Scratch My Back / And I’ll Scratch Yours by Peter Gabriel

Scratch my BackThis two CD set is a compilation of Peter Gabriel performing other artists’ songs and other artists performing Peter Gabriel songs.  On disc one Gabriel covers tracks by the likes of David Bowie, David Byrne, Regina Spektor and many more.  The artists that cover Gabriel’s songs on disc two include the late Lou Reed, Arcade Fire, Bon Iver, and other talented artists.  Many will recognize the popular Gabriel songs performed on Disc 2, like Big Time and Shock the Monkey, but each artist brings their own style.  Gabriel brings along a full orchestra to accompany him on his performance.  The sounds are beautiful, uniquely Gabriel, yet still recognizable of the original artist.  The mixture of contemporary and old school artists makes this CD attractive to those of all ages.

I couldn’t help continuously listening to disc one because Gabriel’s voice and the instrumentals brought new elements to the cover songs.  His cover of The Book of Love by the Magnetic Fields is hauntingly lovely, much like the original.  I listened to the second disc only once and while I enjoyed it I couldn’t help but like Gabriel’s covers better.  The concept of this album is great: let me cover your songs and you can cover mine.  The collaboration in this case was successful at producing an enjoyable album.

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Bird by Bird: Some Instructions on Writing and Life by Anne Lamott

bird by birdReading Bird by Bird: Some Instructions on Writing and Life began as a homework assignment; however, author Anne Lamott’s hilarious and often poignant take on being a writer (and, really, just being a person) made this one assignment that was especially enjoyable.

The title comes from her beloved father, the inspiration for her first novel, Hard Laughter: “Thirty years ago my older brother, who was 10 years old at the time, was trying to get a report on birds written that he’d had three months to write. It was due the next day. We were out at our family cabin in Bolinas, and he was at the kitchen table close to tears, surrounded by binder paper and pencils and unopened books on birds, immobilized by the hugeness of the task ahead. Then my father sat down beside him, put his arm around my brother’s shoulder, and said, ‘Bird by bird, buddy.  Just take it bird by bird.’”

Like this little excerpt, I found Lamott’s advice to be more theoretical than practical, but it’s all good stuff. The book is divided into several sections: Writing, The Writing Frame of Mind, Help along the Way, and Publications—And Other Reasons to Write. Lamott covers several traditional craft topics like plot and dialogue but also less talked about issues like jealousy and perfectionism. But all of her advice is really just an “excuse” to tell her stories, which are often hilarious, occasionally bitter, and sometimes sad. She writes about her family, beloved (and not-so-beloved) friends, her own writing challenges, and, perhaps most often, her students.

I would definitely recommend this book for would-be writers. While she doesn’t give you the elusive secret to writing a bestseller, her advice is always honest and spot-on. And anyway, I think that reading good writing is the first step is being a good writer, and Lamott’s writing is certainly good.



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The Chocolate Thief by Laura Florand

chocolate thiefWelcome to Paris! Cade Corey of America’s favorite chocolate maker, Corey Chocolate, has just landed. Her dream is to transform the name of Corey (synonymous with comfortable) by including a new gourmet line of chocolates to be created by the top chocolatier in Paris, maybe even the world. The top chocolatier happens to be Sylvian Marquis and he (not so politely) says no. Cade does not give up. She tries a few other chocolatiers on her list but she really wants Sylvian Marquis to be her chocolatier. But Cade might have to break a few rules to make it happen.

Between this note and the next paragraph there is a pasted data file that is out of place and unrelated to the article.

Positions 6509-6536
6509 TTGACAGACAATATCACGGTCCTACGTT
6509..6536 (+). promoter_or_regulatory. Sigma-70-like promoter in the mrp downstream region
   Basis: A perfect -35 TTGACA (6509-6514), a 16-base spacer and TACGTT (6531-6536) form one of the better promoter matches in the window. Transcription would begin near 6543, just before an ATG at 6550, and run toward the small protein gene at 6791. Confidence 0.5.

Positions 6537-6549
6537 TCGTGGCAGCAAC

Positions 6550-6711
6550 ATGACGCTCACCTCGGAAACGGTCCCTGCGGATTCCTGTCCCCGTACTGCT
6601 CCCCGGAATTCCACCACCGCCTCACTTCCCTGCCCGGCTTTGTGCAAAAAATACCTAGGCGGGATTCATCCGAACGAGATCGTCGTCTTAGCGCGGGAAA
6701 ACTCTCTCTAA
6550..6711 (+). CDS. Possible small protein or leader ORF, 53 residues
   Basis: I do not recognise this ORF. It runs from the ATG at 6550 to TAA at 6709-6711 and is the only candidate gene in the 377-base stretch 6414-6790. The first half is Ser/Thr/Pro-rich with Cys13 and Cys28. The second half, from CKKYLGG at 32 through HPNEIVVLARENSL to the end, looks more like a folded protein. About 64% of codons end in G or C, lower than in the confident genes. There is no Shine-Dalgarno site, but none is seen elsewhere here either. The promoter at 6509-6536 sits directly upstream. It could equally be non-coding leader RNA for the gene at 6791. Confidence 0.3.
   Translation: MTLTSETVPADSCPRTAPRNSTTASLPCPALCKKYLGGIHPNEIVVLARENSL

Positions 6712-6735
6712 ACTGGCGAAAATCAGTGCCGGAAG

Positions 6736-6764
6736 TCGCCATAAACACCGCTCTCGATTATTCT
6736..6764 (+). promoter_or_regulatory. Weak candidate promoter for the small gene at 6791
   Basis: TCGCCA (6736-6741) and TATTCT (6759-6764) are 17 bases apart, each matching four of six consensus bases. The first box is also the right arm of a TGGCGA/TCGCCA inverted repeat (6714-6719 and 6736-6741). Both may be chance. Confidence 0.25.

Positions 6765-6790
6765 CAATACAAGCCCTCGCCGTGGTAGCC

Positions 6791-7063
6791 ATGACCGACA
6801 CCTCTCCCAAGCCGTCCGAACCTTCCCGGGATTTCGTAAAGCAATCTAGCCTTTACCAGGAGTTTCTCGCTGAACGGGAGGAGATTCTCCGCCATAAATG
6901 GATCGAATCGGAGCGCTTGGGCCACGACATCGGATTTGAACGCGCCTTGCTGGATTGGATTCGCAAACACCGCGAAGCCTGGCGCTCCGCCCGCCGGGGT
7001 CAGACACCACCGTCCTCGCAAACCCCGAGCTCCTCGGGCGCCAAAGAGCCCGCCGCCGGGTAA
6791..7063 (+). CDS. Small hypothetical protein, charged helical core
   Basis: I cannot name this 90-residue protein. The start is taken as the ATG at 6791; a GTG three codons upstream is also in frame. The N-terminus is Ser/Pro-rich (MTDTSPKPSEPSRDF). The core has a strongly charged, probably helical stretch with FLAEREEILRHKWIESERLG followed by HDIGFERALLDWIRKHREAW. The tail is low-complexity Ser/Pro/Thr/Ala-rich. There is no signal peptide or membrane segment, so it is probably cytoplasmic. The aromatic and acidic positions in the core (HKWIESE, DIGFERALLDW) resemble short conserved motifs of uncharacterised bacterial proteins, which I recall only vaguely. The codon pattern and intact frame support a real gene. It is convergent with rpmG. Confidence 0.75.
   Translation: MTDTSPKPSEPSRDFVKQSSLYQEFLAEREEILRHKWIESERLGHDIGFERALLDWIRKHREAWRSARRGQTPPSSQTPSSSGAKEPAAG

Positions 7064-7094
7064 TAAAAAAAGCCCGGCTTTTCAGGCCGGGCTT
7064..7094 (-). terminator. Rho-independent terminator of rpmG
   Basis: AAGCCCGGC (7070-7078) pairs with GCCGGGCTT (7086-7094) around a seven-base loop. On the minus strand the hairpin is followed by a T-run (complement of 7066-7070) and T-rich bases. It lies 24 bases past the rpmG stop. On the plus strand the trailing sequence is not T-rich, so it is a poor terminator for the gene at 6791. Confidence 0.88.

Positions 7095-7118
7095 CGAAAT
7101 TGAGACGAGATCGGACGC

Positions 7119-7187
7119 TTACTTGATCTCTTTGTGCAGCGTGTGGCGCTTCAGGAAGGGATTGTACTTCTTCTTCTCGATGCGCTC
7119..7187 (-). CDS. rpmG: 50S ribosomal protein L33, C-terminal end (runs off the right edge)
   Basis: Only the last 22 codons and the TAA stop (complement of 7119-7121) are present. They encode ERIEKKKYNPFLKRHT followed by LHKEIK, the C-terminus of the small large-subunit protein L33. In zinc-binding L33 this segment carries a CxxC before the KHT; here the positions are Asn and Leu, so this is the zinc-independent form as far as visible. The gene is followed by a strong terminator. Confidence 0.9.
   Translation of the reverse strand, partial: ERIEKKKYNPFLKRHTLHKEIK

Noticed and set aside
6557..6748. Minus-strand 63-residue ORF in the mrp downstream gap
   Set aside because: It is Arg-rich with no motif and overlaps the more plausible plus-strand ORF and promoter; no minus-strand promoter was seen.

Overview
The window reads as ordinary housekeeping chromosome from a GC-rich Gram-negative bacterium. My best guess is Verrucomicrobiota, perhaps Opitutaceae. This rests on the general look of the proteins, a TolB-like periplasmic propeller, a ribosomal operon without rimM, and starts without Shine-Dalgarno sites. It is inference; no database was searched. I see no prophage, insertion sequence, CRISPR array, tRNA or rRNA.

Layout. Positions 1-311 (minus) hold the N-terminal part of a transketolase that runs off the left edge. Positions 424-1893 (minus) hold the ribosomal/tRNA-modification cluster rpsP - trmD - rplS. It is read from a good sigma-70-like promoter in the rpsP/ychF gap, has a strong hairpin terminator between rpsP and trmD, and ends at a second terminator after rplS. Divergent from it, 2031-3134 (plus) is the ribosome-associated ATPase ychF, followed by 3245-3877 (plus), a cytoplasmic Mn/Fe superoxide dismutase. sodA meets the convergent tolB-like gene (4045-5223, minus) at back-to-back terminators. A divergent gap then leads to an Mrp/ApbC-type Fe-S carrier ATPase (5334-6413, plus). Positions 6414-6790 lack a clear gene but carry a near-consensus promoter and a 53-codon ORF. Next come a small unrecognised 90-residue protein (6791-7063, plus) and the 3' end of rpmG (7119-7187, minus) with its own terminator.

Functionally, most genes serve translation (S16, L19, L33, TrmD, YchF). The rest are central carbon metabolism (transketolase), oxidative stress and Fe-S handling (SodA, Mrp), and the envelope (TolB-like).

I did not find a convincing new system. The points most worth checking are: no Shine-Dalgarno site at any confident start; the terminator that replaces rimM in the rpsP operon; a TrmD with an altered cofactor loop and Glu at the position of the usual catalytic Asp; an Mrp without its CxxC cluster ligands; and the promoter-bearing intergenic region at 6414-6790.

I really enjoyed this steamy romance and look forward to reading the rest of this series about romance in Paris with characters involved with chocolate, pastries, and restaurants. The writing felt like taking a bite of one of the many chocolates Florand describes, so very rich. One warning: The Chocolate Thief will make you want to consume large quantities of chocolate.

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The White Princess by Philippa Gregory

white princessThe White Princess is the fifth of Philippa Gregory’s Cousins’ War series, this one focusing on Elizabeth, daughter of Edward IV and Elizabeth Woodville.  Henry Tudor defeated Richard III at the Battle of Bosworth Field, ending the War of the Roses, to become Henry VII.  To unite the York and Lancastrian families, Princess Elizabeth was forced to marry Henry VII, whom she believed to be the murderer of her love, Richard III.  Henry VII was suspicious of everyone and everything around him, making one wonder how anyone could have had a very satisfactory life.

Ms. Gregory has created fear and suspicion so well in The White Princess that it is almost depressing to read.  One does get the feeling, though, of what it would be like to be a royal back in the late 1400s, living in constant fear for not only your own life but also the lives of your children.

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The High Druid’s Blade by Terry Brooks

druid bladI grew up reading Terry Brooks and have loved his books for a long time. As I read this new addition to the world of Shannara, The High Druid’s Blade, I couldn’t help compare it to my absolutely favorite story, The Wishsong of Shannara. It is in Wishsong where we are first introduced to the powerful magic of the Sword of Leah, a talisman that has become just as important to this series as the Omhsfords themselves. I was thrilled that here was finally a tale that would allow us to learn more about this enchanted and dangerous blade.

The High Druid’s Blade didn’t quite live up to my expectations. It is not a bad book really. It’s just that this story doesn’t quite have the same…charisma…as the Wishsong of Shannara or the earlier Shannara books. Many of the characters are not as well fleshed out yet, with the exception of two (the villain, of course, and the Druid Starks). The story isn’t as complex as other Brooks novels (and that is okay—not everything has to be a cataclysmic adventure), and it does suffer from a few pacing issues.

As I said, it is not a bad book. I do like the idea of Paxon’s development into a Knight Errant, and the idea that this is technically a standalone novel (though there are enough unanswered questions that hopefully the next book will help to answer). Definitely recommended for longtime fans. Although a new reader could pick up this book, he/she may feel a little lost with the references to other adventures.

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Stitches by Anne Lamott